I paused a moment with my finger over the switch. It was turned on, but didn’t seem to be working. The manual array was an anachronism, a leftover from the time when these ships had human crews. Once the missions became automated, communications were handled automatically. I suppose that even computers can become bound to tradition. I couldn’t think of any other reason to have such a device. Carl didn’t interrupt, even though it could see me poised over the switch. Carl never showed anxiousness, but I savored a short imaginary moment thinking about what it would be like if it did. The thought that it understood what I was thinking was now competing with my imagination. I turned the array off before I could think about it too much. I shuffled back to my chair, feeling depressed that even that small defiance was pointless.
Thank you, Pilot, communications have returned to normal. Would you like to have dinner, now? I have created a new recipe for surf and turf that I believe you will enjoy.
“Dinner? What time is it? Never mind, doesn’t matter. I’ve had enough reconstituted waste for now, how about a game of Sookotu?”
The wall screen flickered into a virtual hallway. Characters streamed out of ports on one side and into ports on the other side. The game bored me, but it took my mind off the idea of eating. No matter how long reconstituted food had been deemed safe, the idea of repackaging waste back into food unsettled me. Carl could create almost anything, it even tasted…. well, not real, but not right, either. I finished the seeded supplies more than two months ago. All that was left were recycled steaks or shrimp, or whatever Carl could come up with. The idea was that humans only absorb about half of the nutrients they consume, so recycling the waste back into food would make it last longer. Efficiency is everything in space travel. The logic of it tasted just as artificial as the food whenever I looked at a plate full of paste.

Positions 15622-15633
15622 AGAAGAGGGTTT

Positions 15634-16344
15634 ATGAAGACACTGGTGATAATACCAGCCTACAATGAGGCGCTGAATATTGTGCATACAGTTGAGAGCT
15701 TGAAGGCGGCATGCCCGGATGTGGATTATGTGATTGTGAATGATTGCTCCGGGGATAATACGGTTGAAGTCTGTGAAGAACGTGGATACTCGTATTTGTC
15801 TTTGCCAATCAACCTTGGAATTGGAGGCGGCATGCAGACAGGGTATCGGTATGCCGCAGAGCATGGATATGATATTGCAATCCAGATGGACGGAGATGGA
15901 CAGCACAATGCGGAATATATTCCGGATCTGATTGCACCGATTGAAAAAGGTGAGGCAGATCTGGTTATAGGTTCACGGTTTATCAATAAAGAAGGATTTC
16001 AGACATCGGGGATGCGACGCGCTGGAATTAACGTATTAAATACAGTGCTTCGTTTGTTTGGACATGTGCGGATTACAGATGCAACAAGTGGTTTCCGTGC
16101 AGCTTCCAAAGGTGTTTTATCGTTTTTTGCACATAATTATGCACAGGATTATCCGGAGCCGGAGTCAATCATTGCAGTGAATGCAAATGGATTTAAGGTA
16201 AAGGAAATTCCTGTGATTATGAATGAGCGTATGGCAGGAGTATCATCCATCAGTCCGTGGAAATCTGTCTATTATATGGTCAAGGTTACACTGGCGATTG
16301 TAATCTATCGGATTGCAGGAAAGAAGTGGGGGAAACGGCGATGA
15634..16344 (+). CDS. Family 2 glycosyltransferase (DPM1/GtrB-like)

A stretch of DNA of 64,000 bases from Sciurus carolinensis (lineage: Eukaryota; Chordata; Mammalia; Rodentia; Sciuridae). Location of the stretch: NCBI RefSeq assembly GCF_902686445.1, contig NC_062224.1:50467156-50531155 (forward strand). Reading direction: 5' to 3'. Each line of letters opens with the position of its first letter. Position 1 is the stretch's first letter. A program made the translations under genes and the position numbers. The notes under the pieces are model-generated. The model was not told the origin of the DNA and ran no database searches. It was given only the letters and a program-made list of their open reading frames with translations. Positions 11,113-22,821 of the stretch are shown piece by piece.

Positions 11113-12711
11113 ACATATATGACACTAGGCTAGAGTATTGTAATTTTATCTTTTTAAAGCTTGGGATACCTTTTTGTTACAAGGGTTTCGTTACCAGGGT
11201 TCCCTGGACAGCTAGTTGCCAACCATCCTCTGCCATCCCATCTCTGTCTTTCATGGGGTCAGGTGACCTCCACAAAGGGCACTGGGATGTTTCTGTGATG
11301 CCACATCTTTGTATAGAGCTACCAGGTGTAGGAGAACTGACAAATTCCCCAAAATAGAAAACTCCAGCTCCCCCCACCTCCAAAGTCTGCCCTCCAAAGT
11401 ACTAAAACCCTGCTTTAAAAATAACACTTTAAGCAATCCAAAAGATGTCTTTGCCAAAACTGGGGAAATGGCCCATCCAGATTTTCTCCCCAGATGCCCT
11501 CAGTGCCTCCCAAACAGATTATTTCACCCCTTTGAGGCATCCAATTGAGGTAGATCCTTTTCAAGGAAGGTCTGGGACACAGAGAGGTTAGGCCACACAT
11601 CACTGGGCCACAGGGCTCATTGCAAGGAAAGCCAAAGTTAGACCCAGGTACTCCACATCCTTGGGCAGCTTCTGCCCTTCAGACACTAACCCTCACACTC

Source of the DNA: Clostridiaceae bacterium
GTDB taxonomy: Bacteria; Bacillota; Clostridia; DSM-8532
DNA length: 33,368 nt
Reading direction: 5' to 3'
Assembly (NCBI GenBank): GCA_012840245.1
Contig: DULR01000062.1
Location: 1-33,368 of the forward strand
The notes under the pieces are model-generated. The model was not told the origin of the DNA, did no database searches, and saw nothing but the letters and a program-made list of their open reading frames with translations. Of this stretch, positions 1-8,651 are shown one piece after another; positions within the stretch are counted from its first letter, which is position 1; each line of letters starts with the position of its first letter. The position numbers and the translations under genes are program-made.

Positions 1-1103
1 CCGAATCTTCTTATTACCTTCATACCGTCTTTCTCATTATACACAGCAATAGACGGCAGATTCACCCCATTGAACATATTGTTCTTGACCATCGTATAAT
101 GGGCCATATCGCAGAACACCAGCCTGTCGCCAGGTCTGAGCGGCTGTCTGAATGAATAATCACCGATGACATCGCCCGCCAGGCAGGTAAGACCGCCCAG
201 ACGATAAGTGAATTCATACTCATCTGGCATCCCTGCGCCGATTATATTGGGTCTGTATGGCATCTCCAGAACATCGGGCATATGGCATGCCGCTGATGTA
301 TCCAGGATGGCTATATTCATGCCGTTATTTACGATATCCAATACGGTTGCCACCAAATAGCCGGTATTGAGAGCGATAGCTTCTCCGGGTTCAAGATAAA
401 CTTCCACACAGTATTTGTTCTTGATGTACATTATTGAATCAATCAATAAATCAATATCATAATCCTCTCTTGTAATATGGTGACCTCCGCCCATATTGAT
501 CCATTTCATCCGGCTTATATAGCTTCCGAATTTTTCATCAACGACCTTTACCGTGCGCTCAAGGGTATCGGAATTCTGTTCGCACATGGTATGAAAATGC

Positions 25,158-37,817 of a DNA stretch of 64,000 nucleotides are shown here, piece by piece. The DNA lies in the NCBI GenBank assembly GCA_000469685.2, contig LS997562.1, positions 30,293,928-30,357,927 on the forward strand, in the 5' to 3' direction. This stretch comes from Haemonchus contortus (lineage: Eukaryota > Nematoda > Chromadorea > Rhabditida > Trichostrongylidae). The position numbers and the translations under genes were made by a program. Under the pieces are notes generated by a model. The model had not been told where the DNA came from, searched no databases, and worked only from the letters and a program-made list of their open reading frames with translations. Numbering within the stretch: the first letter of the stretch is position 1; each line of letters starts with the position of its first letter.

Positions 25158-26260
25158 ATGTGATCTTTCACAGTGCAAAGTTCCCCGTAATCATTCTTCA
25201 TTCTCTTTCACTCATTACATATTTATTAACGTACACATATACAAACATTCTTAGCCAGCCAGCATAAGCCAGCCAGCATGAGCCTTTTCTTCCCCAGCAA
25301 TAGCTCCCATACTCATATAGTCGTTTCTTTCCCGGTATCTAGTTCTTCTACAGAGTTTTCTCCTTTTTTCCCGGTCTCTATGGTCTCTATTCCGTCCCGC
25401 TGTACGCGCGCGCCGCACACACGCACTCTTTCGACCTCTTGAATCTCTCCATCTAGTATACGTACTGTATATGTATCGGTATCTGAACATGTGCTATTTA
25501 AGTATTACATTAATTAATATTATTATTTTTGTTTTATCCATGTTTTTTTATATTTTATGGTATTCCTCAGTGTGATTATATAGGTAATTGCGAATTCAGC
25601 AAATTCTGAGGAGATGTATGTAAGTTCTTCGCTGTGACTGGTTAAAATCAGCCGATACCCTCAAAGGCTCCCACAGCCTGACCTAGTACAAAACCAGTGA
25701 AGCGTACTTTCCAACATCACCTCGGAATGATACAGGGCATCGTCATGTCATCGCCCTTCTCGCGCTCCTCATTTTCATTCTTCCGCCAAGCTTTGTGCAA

The food reprocessing procedure is well documented as safe, Pilot. All dangerous elements are removed at the beginning of the process. The reconstitution process creates the best approximation of conventional food that we can devise. I am concerned at your reluctance, you caloric intake has been decreasing lately.
We can devise. What would a computer know about real food? How long had they been approximating human food that they only knew of second hand? No matter what Carl said, or… thought… I was still eating shit. I decided that it didn’t matter and I would have to eat sometime, just not right now.
“Carl, let’s talk about something else. What’s the status of our mission? Did the communication problem have any impact?”
I deployed the third probe during your last sleep cycle. It is functioning properly. I have not received the scheduled confirmation from the Central Computers, yet. I am concerned because protocol calls for an immediate response to a probe launch. Currently, I am controlling it with my systems.
“Is that a problem? Should we call the Central Computers? Find out why?”
That is not necessary, I can maintain the probe’s systems for another 62 hours before requiring external support. Would you like to continue your game? I have paused playback so you may resume.